The Super Bowl advertisement is a time-honored tradition that sees the biggest brands put their best foot forward in front of 100 million-plus potential consumers.
But as the viewing habits of audiences continue to change and the new economic realities of today’s television landscape shape business practices, does the costly investment still make sense?
We’re talking about max dollars for time that can be missed with a quick bathroom break. Is the Super Bowl ad still the pinnacle of consumer engagement or is it an overly expensive relic in a new age of television and brand consumption?
In 2015, NBC charged advertisers $4.5 million for a 30-second spot. This year, the network is reportedly charging $5 million. But in that two-year gap, NFL viewership declined eight percent and nine percent, respectively. In terms of minutes viewed, the 2017 season saw its lowest output since 2009.
Pro football still routinely wins its timeslot, but how can the network realistically charge more for fewer eyeballs?
“The Super Bowl spot remains one of the most unique opportunities, given its scale, captive audience, halo impact and ability to fundamentally change the trajectory of a business,” Jeff Nicholson, Chief Media Officer at VaynerMedia, told Observer. “The networks can get away with charging more after a down year in ratings because it’s still nearly impossible to reach that many people at one time—specifically people who want to digest and discuss the ad. The benchmark for cost is not predicated on NFL ratings performance year-over-year; it is the relative value compared to the human attention landscape to be purchased, and a brand’s ability to translate it to business outcomes.”
Okay, so the Super Bowl is simply too big to fail.
That makes sense in today’s splintered viewing world where streaming, cord cutting, SVOD services and other non-linear content delivery systems snap up attention like hungry football audiences devour hot wings. Even President Trump’s State of the Union Address drew massive viewership numbers amid a presidential ratings decline. Chunk audiences are just hard to come by these days.
But how do advertisers cut through all of that clutter and convert viewers into paying customers?
More than 100 million people are expected to tune in this Sunday when Tom Brady and the New England Patriots take on Nick Foles and the Philadelphia Eagles, but a company’s return on investment is no ubiquitous measurement.
“Expectations for ROI of a Super Bowl ad will vary greatly—both by the brand and its ability to convert attention into revenue,” Nicholson explained. “For example, Amazon’s expectations this year for its Echo campaign will have a completely different ROI expectation than 2017’s 84 Lumber campaign regarding recruitment and company values. The most important thing for any brand is to measure, understand and maximize the investment they just made.”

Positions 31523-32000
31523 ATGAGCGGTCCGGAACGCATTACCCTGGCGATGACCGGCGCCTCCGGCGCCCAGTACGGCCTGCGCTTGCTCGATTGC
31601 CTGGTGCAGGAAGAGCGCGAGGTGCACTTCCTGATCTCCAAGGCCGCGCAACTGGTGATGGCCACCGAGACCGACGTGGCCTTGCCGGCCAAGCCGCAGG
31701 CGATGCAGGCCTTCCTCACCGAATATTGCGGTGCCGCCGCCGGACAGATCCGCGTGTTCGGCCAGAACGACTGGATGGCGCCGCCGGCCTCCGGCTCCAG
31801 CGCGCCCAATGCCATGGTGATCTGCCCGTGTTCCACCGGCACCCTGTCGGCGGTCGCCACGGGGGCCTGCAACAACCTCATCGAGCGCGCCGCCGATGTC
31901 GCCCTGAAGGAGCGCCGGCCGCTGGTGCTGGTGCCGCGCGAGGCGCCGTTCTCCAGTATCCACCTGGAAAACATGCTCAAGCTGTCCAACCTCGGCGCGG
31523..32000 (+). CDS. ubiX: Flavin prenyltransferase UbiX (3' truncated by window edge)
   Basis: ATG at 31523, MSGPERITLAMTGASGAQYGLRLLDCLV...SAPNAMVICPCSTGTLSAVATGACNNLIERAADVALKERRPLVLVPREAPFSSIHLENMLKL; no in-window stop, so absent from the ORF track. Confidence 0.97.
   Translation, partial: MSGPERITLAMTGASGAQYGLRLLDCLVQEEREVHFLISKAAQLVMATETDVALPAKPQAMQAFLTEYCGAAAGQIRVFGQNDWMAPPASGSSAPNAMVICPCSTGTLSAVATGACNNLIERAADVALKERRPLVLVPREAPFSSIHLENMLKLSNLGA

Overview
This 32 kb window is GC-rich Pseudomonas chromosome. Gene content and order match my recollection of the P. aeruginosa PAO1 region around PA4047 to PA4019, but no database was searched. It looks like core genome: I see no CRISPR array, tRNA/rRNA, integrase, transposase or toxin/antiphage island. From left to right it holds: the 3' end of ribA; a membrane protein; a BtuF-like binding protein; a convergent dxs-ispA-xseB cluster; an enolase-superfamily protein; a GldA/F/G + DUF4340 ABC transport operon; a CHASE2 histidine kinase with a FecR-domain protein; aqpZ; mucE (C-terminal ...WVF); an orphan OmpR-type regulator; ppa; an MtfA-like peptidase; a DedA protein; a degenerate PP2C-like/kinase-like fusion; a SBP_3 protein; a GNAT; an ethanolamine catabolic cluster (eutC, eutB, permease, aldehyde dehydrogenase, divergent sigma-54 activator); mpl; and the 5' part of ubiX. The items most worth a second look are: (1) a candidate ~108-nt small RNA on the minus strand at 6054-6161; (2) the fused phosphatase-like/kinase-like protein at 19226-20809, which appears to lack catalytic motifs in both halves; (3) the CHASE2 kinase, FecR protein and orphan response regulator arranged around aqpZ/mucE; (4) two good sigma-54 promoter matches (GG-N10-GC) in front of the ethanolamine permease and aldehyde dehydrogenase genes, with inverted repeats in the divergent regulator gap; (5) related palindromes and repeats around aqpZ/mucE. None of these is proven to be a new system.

Surprisingly, product sales aren’t the only way advertising companies measure its Super Bowl success.
They also look at social media buzz and fan reaction. Landing a coveted spot on a prominent media outlet’s “Best Super Bowl Commercials” rankings can, in some ways, be just as valuable as a cash sale. Similar to how a Best Picture nomination at the Oscars improves the prestige of a film, simply airing a spot during the Super Bowl brings a bevy of attention from consumers.
“Of course, advertisers care about reach as well as consumer engagement,” Nicholson said. “The purchase of a Super Bowl ad is not just the 15 seconds it airs, but the entire build up, halo impact of the content across all mediums and the ability of the brand to capitalize on that attention.”
To that end, 2017’s “Bye Bye Bye” commercial with Justin Timberlake and Christopher Walken succeeded in marrying tone and product while emerging as a commercially appealing spot. This year, the hype around the Amazon Echo commercial has been steadily building.
At the end of the day, it is the companies that are the most efficient that stand out during the Super Bowl.
“The most practical question you must ask yourself is: You have 15 seconds to speak to the entire country—was that the best use of your time?” Nicholson explained.